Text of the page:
Sidy’s product can be used with new or existing fencing of almost any size. It can also help spruce up construction sites or be used as advertising banners. Fence Fabric can serve as screening for recreational areas or even add to the appearance of a water feature. Fabric rolls are shipped in sizes up to 50 feet in length and 16 feet in height. The options for fence fabric are nearly endless, with an assortment of patterns and materials available. Customization is possible if you don’t find what you want within the standard choices.

Virtually any image can be reproduced on fence fabric. Popular choices include foliage, stone, brick and wood. Landscape designs such as beach scenes, gardens and pastures are also available. The firm welcomes custom orders created from photographs, a client’s own design or company logos.

Recommended materials have been evaluated for suitability for printing and ability to withstand weather conditions. Most can be printed on both sides using UV-treated ink for durability. The company says that the materials don’t show fading for up to three years. The product has a wind load strength of 11,301 square meters per second and a tensile strength of 170 pounds per inch. The fence fabric weighs in at 10 ounces per square yard.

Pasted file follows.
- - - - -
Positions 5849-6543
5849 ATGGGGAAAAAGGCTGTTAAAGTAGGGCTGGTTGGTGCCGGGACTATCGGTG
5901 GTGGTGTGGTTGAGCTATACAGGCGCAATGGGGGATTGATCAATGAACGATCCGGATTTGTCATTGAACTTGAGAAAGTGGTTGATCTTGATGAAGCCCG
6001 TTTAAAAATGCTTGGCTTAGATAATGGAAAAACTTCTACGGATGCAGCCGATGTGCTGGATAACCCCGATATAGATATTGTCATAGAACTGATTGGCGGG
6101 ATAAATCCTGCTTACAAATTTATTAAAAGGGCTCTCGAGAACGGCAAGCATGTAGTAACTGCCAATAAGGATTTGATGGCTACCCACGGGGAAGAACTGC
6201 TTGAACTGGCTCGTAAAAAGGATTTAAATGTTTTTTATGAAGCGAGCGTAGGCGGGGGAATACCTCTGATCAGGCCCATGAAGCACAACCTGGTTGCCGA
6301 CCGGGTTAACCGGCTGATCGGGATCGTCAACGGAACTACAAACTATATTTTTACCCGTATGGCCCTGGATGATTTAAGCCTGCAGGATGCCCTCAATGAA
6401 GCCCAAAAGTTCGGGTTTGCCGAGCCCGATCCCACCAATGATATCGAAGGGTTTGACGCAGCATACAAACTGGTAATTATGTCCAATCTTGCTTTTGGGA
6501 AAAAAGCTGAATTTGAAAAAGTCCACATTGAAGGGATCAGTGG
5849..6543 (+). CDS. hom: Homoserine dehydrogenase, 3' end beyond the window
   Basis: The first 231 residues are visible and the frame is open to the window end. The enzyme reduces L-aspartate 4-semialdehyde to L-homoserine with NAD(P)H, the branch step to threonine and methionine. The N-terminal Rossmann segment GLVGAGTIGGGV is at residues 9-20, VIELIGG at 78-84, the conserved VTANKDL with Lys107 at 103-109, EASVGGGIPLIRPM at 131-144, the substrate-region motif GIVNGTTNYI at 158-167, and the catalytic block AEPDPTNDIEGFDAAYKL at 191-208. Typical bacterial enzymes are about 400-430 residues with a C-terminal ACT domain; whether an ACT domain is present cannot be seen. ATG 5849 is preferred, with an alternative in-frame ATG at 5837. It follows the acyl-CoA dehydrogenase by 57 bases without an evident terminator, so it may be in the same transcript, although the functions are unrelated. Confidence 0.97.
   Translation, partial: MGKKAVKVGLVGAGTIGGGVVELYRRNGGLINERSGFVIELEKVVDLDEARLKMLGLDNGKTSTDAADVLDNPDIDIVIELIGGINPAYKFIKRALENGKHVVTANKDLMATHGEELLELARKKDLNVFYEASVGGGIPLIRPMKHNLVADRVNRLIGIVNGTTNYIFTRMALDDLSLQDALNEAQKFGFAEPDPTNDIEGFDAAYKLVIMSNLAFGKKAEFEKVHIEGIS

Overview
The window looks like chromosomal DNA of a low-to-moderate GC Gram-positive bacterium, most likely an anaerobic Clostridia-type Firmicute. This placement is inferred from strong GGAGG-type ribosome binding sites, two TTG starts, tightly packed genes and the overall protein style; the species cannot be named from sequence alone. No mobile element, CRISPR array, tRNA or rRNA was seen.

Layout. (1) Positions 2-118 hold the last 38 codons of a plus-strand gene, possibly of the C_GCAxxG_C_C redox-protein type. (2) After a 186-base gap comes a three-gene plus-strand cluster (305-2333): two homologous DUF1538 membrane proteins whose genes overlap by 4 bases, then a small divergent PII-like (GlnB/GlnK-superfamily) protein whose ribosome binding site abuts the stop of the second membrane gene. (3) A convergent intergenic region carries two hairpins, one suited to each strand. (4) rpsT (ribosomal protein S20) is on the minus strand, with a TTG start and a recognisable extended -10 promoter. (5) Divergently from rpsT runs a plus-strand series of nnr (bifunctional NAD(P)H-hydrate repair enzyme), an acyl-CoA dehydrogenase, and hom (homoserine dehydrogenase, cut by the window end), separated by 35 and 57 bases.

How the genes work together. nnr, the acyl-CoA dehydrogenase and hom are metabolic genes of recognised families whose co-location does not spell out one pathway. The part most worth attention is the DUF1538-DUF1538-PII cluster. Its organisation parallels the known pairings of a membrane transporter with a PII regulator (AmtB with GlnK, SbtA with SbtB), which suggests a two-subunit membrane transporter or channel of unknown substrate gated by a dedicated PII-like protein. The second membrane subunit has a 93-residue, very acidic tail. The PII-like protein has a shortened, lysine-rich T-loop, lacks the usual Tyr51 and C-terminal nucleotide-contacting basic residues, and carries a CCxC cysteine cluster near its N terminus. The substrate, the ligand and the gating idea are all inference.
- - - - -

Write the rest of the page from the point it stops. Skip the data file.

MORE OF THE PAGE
Supreme mesh vinyl is a good overall choice and recommended for heights greater than 6 feet due to wind permeability; it meets New York City building code standards for flame retardancy. Scrim vinyl is a nonporous material that is best suited for well-anchored fences about 4 feet high. Block-out material prevents light passage through the fabric; it can be manufactured with a two-sided print or a black back. For projects such as special event fencing that will be lit from behind, a backlit vinyl is available. The material can be printed on both sides with a full image or single color.

Before and after.

The company recommends reinforced edging and grommets at 12-inch intervals for most fabric fences; intervals as great as 2 feet are possible, depending upon the project size and anticipated wind conditions. Edges can be finished with a heat weld, in which an electric current is passed through the material to bind the folded edges together. Reinforced sewn edges are available and involves adding an extra strip of material at the edges before binding with a double stitch.

In standard applications in which the fabric will be attached to a fence, grommets and UV-stabilized zip ties are recommended. Other fastening options include screwing the fabric to the fence or using pole pockets. For special event uses, a stand may be adequate.

Depending upon material and fastener selections, a fence fabric costs between $1.50 and $3.70 per square foot.